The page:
In an unprecedented move for a commercial gallery, Gagosian has formed a new board of directors. The 20-person group, which includes big-name figures from the worlds of film, finance, and art, will offer “strategic insight and guidance for the gallery,” according to an announcement.
That will remain the case, it seems. The newly assembled board will serve strictly in an advisory capacity, meeting twice annually. (The first meeting took place in May of this year.) None of its members hold a stake in the company as Gagosian retains 100 percent ownership.
The board members will be paid for their work, although a spokesperson for the gallery declined to comment on how much.
“My goal in assembling a Board of Directors was to raise the bar on the gallery’s strategic thinking and vision for the future,” Gagosian said in a statement. “I felt it was important to welcome different perspectives and experiences into a conversation about the opportunities and challenges facing artists today and tomorrow, as well as the future of collecting.”
The board comprises eight internal members, including Mr. Gagosian, and 12 members from outside the gallery. Included among the latter group is Snap Inc. founder and CEO Evan Spiegel, billionaire hedge fund manager J. Tomilson Hill, Lost in Translation director Sofia Coppola, and Gagosian artist Jenny Saville
Andrew Fabricant, an art world veteran who signed on as Gagosian’s chief operating officer in 2018, belongs to the collection of internal members, as does chief creative officer Alison McDonald. The remaining positions are held by senior directors Kara Vander Weg (based in New York), Serena Cattaneo Adorno (Paris), Nick Simunovic (Hong Kong), and Stefan Ratibor and Millicent Wilner (both in London).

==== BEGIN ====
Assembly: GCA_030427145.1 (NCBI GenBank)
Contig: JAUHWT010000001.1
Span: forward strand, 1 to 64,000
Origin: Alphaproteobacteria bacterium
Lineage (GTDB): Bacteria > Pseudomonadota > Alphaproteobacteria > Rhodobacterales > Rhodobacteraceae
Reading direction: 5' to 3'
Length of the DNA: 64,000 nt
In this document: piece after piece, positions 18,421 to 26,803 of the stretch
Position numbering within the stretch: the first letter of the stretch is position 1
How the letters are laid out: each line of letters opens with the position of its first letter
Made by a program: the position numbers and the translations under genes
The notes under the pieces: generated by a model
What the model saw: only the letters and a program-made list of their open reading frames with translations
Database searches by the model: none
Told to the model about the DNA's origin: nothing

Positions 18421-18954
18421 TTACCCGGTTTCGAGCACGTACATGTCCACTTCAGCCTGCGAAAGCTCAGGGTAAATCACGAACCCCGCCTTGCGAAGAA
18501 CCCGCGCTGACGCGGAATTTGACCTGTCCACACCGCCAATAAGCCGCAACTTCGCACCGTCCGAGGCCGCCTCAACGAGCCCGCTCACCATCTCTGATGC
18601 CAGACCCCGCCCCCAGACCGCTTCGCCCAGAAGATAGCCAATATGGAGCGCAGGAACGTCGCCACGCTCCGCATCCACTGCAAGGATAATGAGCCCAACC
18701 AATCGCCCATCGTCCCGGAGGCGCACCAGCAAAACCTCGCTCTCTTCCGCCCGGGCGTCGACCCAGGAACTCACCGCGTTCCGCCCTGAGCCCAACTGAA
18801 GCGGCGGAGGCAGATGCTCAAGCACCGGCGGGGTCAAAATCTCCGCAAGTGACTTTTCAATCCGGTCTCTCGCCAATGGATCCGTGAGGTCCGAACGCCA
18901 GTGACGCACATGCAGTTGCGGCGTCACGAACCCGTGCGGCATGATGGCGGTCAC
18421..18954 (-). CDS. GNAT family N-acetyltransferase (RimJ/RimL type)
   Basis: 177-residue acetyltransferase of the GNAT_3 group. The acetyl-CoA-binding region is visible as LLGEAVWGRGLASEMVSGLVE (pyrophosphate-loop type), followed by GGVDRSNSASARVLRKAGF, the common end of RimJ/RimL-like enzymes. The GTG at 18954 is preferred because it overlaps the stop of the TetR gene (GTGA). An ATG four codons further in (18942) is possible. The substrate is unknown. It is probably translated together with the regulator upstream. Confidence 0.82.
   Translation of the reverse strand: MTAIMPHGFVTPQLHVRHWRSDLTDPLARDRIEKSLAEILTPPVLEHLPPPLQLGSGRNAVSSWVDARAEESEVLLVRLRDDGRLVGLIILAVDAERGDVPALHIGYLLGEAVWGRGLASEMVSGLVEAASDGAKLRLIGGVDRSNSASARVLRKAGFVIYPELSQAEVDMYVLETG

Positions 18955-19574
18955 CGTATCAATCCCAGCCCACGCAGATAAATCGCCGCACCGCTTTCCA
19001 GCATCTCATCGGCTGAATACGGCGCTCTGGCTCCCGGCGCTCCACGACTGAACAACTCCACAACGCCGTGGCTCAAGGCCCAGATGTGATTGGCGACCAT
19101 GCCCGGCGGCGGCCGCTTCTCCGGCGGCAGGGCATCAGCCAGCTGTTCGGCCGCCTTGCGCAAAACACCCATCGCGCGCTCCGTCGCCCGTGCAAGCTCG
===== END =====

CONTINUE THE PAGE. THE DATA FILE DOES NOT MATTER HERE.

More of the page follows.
A representative noted that Gagosian hand-selected each board member himself, with the goal being to assemble a team with “different perspectives and experiences.”
“We have gathered many of the most talented minds in their respective industries, a number of whom have specific experience at the intersection of their trade and art,” the dealer explained. “Their insights can help us validate our priorities and how we are positioning the business for success and growth.”
The long-term future of Gagosian’s gallery has long been a fascination of the art world. Unlike blue-chip rivals David Zwirner and Marc Glimcher, who both belong to families of art dealers—and are also significantly younger—Gagosian, who does not have children, has always stood alone atop his company.
Industry speculation about the dealer reached a new level this fall as rumblings spread throughout the art world like wildfire that the French luxury holding company LVMH and its owner, mega-collector Bernard Arnault, planned to buy the business in its entirety. Gagosian repeatedly denied the story.